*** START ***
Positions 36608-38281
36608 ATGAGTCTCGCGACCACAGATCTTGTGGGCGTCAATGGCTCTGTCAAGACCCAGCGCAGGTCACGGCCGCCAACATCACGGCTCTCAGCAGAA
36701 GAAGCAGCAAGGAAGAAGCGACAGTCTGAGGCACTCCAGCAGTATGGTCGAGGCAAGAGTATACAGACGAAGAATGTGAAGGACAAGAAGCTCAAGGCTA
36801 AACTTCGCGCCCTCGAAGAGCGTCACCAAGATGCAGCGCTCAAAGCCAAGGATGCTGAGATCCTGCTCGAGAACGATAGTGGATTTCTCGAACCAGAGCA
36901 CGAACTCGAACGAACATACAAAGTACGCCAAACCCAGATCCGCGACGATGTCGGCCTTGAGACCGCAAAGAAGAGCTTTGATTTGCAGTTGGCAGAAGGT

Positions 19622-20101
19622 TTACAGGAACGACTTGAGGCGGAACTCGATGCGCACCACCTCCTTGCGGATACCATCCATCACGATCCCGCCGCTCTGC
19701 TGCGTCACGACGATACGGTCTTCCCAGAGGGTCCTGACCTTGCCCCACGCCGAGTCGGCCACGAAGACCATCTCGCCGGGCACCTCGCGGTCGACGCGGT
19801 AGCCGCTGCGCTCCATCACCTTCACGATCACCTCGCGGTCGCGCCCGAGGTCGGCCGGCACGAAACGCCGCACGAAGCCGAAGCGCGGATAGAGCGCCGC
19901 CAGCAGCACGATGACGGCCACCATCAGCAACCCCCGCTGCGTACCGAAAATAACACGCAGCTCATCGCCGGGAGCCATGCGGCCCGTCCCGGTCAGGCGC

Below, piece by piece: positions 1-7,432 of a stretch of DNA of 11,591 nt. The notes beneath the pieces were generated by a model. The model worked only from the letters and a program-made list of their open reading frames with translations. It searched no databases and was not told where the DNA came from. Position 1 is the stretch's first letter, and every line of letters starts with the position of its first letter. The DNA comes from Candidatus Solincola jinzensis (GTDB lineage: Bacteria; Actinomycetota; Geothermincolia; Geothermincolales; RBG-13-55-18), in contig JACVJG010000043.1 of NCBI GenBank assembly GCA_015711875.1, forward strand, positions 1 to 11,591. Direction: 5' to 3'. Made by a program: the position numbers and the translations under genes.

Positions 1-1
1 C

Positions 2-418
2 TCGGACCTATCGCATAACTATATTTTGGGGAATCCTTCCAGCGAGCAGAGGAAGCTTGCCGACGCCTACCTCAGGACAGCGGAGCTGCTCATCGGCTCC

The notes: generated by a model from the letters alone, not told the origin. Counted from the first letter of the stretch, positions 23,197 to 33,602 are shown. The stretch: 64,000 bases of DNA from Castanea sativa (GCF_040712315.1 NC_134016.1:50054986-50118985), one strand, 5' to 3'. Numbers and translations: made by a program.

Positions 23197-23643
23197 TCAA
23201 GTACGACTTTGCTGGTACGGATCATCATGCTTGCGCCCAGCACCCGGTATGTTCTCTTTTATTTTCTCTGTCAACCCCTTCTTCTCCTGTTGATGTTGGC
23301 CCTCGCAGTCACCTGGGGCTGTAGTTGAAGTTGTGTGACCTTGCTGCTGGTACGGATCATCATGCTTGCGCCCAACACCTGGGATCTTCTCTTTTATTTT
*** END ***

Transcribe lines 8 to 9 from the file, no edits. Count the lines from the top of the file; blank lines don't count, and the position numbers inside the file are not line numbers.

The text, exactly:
19701 TGCGTCACGACGATACGGTCTTCCCAGAGGGTCCTGACCTTGCCCCACGCCGAGTCGGCCACGAAGACCATCTCGCCGGGCACCTCGCGGTCGACGCGGT
19801 AGCCGCTGCGCTCCATCACCTTCACGATCACCTCGCGGTCGCGCCCGAGGTCGGCCGGCACGAAACGCCGCACGAAGCCGAAGCGCGGATAGAGCGCCGC